Ontario’s $7-billion green energy investment upsets enviros

Dalton McGuinty’s deal with Samsung has Green Party fuming

Last week, when Ontario Premier Dalton McGuinty announced a new $7 billion investment in the province’s green energy sector—perhaps the largest such investment in the world—he earned himself an unlikely adversary: the Green Party of Ontario. “We’d like to see the provincial government scrap this deal,” said Mike Schreiner, the Green leader, in an interview with Maclean’s.

The province signed its deal with a South Korean consortium, which includes Samsung. And at first glance, it seems like an environmentalist’s dream come true. The consortium is committed to developing 2,500 megawatts of wind and solar power across the province (about enough to light 580,000 Canadian homes). In the process, it will create an estimated 16,000 jobs, 4,000 of which will be permanent. The goal is to make Ontario “the place to be for green energy manufacturing in North America,” McGuinty explained.

That’s all well and good, says Schreiner, whose party celebrated the passing of the Green Energy Act last year. But “this deal essentially throws [Ontario companies] under the bus.” Ontario-based projects are shovel ready, he insists. “So why are we offering special deals to multinational corporations?” The Association of Power Producers of Ontario is equally upset. David Butters, the group’s president, says it’s not Samsung’s presence that bothers him so much as the preferential treatment that the South Korean behemouth is getting. Ontario has guaranteed Samsung a higher-than-market value for its energy and  priority access to the power grid. “Now we have two kinds of developers in Ontario,” laments Butters. “Samsung and everybody else.”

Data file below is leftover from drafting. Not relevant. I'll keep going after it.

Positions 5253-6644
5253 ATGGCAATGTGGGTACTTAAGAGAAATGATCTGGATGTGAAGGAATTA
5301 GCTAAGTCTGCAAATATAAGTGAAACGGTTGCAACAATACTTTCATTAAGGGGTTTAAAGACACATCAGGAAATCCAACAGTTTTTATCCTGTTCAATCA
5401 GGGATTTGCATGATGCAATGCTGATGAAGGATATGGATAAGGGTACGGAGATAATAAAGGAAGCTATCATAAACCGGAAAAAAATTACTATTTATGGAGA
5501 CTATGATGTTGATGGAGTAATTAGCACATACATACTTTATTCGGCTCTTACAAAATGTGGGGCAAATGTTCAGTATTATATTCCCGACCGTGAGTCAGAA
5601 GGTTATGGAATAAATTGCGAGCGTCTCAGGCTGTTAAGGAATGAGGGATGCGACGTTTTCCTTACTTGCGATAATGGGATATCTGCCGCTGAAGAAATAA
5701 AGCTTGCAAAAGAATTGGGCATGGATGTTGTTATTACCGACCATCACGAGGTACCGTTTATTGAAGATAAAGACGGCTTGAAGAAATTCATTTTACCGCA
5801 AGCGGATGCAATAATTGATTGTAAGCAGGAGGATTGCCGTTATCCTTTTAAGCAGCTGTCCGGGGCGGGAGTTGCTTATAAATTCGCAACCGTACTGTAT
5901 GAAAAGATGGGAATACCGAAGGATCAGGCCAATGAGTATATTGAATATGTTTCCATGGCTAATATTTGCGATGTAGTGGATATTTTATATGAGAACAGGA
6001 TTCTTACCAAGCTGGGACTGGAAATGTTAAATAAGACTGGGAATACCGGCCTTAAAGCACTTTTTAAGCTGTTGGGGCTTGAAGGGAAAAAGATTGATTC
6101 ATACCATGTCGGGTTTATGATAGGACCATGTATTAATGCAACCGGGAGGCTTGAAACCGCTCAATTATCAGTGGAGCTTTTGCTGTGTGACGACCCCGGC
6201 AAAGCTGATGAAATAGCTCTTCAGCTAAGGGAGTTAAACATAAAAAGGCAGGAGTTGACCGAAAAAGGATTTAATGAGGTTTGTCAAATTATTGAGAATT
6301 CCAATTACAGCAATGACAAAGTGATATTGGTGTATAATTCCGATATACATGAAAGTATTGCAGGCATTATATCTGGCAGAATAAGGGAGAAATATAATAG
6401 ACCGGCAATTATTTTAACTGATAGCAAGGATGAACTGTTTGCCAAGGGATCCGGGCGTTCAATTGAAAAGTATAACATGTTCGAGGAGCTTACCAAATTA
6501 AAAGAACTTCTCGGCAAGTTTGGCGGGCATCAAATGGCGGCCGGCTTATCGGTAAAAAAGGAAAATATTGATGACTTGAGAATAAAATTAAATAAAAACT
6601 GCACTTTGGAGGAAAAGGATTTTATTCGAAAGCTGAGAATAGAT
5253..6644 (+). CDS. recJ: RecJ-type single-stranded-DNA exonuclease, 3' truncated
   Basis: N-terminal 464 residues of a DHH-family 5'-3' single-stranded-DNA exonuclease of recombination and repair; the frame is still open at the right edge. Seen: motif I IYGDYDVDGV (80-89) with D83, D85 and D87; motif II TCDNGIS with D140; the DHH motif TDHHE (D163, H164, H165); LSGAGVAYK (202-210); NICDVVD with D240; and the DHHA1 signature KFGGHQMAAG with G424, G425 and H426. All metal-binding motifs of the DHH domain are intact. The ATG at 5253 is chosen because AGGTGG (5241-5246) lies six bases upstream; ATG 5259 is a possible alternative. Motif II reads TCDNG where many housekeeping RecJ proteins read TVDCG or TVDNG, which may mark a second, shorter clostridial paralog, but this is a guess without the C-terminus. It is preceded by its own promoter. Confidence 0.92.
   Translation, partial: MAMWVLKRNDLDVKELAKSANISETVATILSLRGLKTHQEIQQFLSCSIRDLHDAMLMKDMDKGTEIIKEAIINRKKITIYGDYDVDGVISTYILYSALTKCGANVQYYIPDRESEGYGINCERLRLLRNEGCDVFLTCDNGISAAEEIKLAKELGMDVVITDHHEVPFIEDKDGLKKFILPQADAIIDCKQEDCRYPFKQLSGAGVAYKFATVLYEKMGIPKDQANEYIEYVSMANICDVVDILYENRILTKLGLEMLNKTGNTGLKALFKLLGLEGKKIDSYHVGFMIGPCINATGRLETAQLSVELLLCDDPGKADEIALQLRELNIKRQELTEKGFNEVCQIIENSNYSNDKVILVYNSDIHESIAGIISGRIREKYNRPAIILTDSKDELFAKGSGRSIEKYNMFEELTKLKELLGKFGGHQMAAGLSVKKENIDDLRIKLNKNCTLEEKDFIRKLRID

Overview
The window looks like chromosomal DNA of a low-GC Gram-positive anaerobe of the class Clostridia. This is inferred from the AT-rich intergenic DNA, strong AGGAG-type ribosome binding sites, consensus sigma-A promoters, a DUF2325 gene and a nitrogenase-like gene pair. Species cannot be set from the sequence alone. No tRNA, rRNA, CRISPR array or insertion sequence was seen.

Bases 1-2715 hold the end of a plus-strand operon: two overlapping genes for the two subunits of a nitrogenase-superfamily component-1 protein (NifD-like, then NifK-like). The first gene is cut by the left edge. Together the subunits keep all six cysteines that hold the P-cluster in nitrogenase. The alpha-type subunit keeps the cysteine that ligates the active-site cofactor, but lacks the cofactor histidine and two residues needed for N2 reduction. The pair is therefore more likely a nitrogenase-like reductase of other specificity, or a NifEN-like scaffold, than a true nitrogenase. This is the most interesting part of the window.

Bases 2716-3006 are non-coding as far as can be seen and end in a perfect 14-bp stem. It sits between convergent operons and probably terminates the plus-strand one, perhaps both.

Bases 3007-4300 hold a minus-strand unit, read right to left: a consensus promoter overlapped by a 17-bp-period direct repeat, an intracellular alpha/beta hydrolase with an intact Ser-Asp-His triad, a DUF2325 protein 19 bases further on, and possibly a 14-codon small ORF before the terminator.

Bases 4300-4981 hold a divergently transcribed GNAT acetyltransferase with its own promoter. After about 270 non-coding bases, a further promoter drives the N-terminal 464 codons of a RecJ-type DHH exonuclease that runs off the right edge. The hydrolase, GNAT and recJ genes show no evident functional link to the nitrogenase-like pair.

Consumers, at least, can take solace in the fact that the power they’re getting will be clean and green. But at a cost, say various critics. The province will shell out $437 million to the consortium, who in turn are investing the $7 billion. At the household level, that amounts to $1.60 a year, for the next 20 years.

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